Sunday, July 20, 2014

Nature Ain't Disney

Our suburban yard - just a third of an acre including the house - is a certified wildlife habitat. To get that designation you need places for plants to grow, for animals to feed and hide and raise their young, for a source of water (a fountain on the front porch) and food (bird feeders and a garden). We love the summer when we can watch the inhabitants of our place.

On Monday I went out to the nest we'd been watching. It had been about 12 days since we'd first seen the mama bird on her nest, so we knew it was about time for the eggs to hatch. Here's what we saw.




So exciting! The babies were all open mouths. There were at least two of them. As we watched, the mama returned to the nest to tend her young. For the next several days, when we'd stand under the grape arbor, we'd see either the babies gaping skyward, or the mother and father bird feeding or standing watch over the babies.

Our two families have five cats, so we figured by the following Monday we'd need to keep the animals in for several days while the young fledglings hopped around on the ground under their parents' watchful eyes. No cat of ours would cut the lives of these babies short.

Early Friday morning my sister Alyx visited the birds. For the first time she could hear peeping coming from the nest. But in the afternoon, when I went out, the nest was silent, and no adult bird was in sight. I visited several more times that day, but all was still in the nest above me.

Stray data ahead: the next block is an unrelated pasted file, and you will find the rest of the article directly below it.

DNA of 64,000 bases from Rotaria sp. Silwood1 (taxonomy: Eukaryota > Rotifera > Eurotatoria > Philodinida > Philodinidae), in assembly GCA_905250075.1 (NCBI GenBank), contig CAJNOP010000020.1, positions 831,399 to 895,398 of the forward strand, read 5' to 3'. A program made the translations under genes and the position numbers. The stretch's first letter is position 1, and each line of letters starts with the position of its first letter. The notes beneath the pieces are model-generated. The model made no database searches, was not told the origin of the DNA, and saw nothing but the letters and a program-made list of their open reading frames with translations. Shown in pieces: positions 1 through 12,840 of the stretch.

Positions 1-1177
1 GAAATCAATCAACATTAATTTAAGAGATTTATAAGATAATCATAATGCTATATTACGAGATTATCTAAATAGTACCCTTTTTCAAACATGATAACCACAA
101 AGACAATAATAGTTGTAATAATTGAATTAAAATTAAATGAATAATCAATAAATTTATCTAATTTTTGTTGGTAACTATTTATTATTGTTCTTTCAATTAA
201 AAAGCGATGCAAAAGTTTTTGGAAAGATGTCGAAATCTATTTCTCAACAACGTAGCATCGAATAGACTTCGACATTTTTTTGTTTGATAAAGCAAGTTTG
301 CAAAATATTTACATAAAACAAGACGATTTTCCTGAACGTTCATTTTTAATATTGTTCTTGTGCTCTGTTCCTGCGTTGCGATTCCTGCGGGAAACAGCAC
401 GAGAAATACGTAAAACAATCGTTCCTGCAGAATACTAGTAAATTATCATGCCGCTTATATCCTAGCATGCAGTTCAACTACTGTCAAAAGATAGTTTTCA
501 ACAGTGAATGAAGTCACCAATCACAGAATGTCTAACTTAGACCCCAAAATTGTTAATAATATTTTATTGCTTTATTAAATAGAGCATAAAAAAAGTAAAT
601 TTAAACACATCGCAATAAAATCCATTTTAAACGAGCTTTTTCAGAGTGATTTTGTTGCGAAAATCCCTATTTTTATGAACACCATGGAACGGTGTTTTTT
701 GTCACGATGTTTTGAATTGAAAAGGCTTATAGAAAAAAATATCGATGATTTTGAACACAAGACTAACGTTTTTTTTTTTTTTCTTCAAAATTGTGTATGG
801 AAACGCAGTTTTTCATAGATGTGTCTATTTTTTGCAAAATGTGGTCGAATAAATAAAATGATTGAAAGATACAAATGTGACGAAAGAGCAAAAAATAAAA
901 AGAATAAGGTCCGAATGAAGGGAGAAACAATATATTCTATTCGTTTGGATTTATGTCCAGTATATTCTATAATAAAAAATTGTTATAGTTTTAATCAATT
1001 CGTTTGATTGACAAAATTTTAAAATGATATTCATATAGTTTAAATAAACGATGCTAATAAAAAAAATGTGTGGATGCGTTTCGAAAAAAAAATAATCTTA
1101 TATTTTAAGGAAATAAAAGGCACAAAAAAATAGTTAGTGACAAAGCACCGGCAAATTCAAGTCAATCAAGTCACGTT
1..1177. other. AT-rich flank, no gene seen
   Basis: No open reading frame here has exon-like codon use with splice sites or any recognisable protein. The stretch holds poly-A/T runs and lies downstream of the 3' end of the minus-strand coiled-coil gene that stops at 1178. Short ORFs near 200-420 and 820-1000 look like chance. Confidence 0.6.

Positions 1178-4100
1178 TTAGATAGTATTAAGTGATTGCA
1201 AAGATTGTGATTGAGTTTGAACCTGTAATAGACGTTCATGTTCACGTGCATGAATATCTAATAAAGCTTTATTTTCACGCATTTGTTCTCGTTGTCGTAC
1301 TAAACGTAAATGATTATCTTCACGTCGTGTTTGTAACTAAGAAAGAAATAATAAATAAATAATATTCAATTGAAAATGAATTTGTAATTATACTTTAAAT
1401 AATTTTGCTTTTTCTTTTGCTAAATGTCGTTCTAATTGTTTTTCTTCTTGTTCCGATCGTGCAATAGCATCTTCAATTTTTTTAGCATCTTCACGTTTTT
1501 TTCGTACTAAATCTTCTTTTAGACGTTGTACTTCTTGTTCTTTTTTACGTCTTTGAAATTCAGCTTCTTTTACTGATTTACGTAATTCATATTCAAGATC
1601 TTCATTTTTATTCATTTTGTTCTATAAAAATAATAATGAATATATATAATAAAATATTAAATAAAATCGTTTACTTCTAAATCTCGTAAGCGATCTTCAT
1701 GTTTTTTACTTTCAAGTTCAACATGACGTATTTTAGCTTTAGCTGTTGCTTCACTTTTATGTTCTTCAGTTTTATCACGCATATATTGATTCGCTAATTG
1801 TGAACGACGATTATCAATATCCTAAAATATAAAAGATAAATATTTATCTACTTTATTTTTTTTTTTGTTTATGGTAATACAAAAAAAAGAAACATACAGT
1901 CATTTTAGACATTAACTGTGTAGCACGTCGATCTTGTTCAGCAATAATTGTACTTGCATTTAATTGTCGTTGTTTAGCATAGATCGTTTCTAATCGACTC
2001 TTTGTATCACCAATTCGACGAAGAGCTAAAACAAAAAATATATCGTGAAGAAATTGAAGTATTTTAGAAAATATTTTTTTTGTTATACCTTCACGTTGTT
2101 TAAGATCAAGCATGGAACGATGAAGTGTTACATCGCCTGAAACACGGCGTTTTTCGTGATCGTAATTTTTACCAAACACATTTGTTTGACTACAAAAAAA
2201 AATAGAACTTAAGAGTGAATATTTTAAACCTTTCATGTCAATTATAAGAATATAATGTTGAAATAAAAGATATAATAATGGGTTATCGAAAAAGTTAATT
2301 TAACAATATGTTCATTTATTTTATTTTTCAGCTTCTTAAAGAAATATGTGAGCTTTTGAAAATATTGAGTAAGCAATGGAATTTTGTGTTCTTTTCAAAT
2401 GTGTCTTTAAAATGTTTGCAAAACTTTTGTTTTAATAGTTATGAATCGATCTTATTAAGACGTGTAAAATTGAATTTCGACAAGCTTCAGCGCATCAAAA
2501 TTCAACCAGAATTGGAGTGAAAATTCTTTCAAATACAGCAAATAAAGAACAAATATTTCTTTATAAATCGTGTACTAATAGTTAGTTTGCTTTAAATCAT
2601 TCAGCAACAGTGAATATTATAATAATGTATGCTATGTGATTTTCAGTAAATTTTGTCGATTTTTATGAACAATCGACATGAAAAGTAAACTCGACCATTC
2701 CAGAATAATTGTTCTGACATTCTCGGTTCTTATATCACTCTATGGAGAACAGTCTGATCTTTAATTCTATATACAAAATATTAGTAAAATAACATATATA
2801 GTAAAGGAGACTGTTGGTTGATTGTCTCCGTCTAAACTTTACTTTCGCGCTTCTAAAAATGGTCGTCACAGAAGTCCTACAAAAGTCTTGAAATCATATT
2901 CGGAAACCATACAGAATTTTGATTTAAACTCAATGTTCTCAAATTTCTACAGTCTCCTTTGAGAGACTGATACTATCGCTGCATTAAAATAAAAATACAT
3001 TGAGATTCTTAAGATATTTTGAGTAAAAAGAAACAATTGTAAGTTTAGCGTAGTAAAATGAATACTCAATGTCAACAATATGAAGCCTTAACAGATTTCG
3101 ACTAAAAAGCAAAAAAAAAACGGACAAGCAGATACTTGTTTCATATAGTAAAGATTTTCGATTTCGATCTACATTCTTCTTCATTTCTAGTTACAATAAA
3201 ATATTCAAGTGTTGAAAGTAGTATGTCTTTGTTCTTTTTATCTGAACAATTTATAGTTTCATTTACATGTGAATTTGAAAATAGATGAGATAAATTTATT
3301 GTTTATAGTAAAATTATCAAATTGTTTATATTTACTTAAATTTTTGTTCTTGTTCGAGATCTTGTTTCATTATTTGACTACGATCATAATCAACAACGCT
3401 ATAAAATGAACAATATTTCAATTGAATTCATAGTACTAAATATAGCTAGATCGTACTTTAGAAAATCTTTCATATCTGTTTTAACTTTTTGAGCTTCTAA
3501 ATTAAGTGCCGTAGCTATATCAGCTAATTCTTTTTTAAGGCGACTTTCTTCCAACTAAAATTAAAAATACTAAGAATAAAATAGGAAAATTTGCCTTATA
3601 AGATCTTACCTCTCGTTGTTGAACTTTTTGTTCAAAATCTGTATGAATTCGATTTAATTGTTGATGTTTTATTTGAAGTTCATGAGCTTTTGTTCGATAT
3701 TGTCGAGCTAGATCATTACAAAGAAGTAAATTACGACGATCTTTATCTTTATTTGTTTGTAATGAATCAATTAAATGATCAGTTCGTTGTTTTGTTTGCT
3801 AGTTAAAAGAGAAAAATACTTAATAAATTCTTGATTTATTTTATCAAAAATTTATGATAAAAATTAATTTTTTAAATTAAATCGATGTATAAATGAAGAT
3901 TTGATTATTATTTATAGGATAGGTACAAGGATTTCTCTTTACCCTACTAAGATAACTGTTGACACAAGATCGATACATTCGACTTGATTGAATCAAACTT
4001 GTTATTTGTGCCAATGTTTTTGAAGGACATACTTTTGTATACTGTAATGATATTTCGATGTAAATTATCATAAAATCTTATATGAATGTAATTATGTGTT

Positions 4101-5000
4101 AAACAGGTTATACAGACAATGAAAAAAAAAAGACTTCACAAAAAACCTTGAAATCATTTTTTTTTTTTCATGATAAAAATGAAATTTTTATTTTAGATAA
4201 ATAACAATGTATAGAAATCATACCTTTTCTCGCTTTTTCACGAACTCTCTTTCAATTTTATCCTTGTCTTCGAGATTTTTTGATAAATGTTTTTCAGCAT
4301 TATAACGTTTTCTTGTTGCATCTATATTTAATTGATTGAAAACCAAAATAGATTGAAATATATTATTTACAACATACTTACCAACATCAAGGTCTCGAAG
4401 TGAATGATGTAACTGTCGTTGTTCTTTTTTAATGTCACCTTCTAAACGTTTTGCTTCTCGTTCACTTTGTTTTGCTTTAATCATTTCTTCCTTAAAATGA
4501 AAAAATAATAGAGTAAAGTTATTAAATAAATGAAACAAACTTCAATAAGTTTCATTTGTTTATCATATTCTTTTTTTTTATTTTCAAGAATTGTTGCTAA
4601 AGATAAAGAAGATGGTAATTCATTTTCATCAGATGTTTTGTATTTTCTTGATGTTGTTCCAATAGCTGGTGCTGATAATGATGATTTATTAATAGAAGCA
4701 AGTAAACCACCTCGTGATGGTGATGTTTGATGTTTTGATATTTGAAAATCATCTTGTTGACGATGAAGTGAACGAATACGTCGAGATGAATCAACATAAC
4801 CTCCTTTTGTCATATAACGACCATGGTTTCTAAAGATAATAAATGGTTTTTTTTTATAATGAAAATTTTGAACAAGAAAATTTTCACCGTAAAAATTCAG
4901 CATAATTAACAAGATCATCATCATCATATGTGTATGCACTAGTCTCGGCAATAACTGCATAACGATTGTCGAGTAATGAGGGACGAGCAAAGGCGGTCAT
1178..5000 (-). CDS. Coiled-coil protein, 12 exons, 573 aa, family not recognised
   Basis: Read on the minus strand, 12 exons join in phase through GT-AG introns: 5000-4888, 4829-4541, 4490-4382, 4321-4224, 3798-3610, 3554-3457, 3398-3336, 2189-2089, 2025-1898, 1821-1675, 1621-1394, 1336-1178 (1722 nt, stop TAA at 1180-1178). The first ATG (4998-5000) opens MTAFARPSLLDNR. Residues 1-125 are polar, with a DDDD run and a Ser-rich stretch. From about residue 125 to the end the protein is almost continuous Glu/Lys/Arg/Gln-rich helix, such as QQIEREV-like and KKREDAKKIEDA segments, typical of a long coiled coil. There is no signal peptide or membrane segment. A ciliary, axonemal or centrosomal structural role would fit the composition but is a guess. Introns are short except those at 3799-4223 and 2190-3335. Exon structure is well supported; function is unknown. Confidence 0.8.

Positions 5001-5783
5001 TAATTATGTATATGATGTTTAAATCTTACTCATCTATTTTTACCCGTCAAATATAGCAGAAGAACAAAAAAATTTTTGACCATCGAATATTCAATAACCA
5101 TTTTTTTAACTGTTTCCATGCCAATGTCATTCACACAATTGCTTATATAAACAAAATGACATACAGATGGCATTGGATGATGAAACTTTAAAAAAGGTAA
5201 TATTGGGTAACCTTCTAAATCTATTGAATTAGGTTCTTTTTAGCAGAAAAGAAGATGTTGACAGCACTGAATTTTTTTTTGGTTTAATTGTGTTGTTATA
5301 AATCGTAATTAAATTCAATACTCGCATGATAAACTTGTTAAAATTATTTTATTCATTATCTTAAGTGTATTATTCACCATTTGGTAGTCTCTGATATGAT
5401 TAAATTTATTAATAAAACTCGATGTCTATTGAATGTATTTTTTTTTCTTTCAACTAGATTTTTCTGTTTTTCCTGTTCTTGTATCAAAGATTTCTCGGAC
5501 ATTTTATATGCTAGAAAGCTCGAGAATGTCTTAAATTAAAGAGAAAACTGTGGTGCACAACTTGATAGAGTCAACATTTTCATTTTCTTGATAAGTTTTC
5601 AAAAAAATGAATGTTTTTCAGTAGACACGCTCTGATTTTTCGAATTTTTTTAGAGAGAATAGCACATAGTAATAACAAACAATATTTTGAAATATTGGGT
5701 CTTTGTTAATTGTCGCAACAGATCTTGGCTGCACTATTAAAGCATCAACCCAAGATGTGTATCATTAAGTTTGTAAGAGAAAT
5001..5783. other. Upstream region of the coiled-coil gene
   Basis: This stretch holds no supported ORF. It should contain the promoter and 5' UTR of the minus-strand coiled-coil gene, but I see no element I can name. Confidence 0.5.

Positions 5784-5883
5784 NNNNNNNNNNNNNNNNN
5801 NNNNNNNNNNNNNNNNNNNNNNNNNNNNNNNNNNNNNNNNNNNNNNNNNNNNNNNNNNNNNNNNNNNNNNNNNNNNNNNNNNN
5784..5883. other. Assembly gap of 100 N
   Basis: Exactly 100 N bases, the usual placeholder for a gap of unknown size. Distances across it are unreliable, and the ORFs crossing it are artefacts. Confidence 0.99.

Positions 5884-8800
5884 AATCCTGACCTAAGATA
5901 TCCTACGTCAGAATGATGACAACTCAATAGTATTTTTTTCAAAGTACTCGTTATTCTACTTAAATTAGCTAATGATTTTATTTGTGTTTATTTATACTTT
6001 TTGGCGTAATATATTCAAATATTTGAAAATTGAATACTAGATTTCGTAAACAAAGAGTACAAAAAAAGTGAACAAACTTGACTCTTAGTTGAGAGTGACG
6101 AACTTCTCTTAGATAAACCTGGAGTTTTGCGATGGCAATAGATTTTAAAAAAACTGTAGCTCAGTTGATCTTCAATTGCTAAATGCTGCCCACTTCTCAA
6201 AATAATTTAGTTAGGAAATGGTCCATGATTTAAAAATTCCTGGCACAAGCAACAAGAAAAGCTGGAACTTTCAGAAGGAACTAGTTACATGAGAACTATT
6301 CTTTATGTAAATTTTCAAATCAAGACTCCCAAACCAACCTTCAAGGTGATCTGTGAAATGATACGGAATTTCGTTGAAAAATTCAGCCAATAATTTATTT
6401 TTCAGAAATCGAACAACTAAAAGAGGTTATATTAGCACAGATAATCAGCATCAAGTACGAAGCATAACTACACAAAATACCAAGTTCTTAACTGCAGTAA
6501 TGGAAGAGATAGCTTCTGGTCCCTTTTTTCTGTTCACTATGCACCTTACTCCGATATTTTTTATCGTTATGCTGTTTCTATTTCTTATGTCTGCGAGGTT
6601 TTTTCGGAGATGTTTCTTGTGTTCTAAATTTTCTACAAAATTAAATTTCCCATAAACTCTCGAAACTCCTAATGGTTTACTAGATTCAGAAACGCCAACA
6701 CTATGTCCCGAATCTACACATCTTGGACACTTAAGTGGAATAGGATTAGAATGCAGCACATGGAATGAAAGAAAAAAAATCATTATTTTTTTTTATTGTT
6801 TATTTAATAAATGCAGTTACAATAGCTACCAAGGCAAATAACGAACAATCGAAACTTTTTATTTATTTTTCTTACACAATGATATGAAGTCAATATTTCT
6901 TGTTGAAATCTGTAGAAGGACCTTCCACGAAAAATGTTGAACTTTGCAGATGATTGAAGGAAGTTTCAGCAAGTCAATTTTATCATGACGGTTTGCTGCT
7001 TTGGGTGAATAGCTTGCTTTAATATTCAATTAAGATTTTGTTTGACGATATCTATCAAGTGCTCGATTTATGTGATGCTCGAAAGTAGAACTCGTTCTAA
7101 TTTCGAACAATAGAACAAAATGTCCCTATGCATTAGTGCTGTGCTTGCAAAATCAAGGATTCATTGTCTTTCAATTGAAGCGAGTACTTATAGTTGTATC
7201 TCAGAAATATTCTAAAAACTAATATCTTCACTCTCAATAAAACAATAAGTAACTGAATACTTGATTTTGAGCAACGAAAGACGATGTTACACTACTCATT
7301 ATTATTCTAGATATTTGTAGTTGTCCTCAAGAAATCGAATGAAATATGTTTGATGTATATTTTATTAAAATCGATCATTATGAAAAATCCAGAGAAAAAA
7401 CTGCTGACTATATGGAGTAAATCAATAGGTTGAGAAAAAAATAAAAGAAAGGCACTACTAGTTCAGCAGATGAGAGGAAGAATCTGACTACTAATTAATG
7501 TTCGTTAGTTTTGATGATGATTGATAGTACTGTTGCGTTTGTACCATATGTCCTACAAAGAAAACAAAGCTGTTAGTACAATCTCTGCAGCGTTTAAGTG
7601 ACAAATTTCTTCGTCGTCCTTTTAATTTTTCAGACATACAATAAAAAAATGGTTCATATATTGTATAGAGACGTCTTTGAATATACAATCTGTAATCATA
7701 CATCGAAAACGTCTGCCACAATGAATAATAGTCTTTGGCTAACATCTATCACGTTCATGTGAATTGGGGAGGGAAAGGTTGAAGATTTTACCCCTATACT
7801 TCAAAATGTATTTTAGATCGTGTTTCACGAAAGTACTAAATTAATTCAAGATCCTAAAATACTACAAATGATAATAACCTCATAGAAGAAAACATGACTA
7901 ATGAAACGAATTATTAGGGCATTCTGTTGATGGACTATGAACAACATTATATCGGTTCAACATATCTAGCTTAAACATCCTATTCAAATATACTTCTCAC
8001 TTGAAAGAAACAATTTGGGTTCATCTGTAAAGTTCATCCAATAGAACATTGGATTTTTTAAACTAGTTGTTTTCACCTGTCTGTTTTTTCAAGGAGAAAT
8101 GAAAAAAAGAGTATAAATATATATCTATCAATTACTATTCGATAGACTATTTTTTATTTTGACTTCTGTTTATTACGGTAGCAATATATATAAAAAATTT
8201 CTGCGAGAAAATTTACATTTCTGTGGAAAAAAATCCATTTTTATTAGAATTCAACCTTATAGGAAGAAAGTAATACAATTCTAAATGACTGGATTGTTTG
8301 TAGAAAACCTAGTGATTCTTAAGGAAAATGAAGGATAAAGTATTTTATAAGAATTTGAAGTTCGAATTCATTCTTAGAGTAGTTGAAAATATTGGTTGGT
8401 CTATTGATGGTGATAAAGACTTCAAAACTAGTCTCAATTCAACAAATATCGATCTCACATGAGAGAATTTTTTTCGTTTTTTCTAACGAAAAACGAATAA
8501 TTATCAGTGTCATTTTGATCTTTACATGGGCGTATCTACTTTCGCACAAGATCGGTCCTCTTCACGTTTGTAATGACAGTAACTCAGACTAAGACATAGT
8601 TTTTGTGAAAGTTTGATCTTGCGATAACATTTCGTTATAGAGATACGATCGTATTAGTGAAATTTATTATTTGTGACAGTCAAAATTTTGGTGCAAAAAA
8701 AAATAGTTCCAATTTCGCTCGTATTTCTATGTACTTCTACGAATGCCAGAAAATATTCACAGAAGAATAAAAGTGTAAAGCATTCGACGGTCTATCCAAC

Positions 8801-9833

On Saturday morning it was still quiet. My husband Art set up a ladder by the grapes, and Alyx climbed it. "The nest is empty," she told me. "I saw two big orange and brown birds flying around yesterday - they almost looked like parrots. I'd never seen them before and I haven't seen them since. They looked pretty interested in the grape arbor." Then she added, "I should have stayed out there to keep them from the nest."





I went on the internet to learn more. One writer said that birds who build open-cupped nests have only a 7-to-40 percent success rate with their babies, and some breeds  produce three clutches each year to compensate for this.

It was that writer who also commented, "Nature Ain't Disney".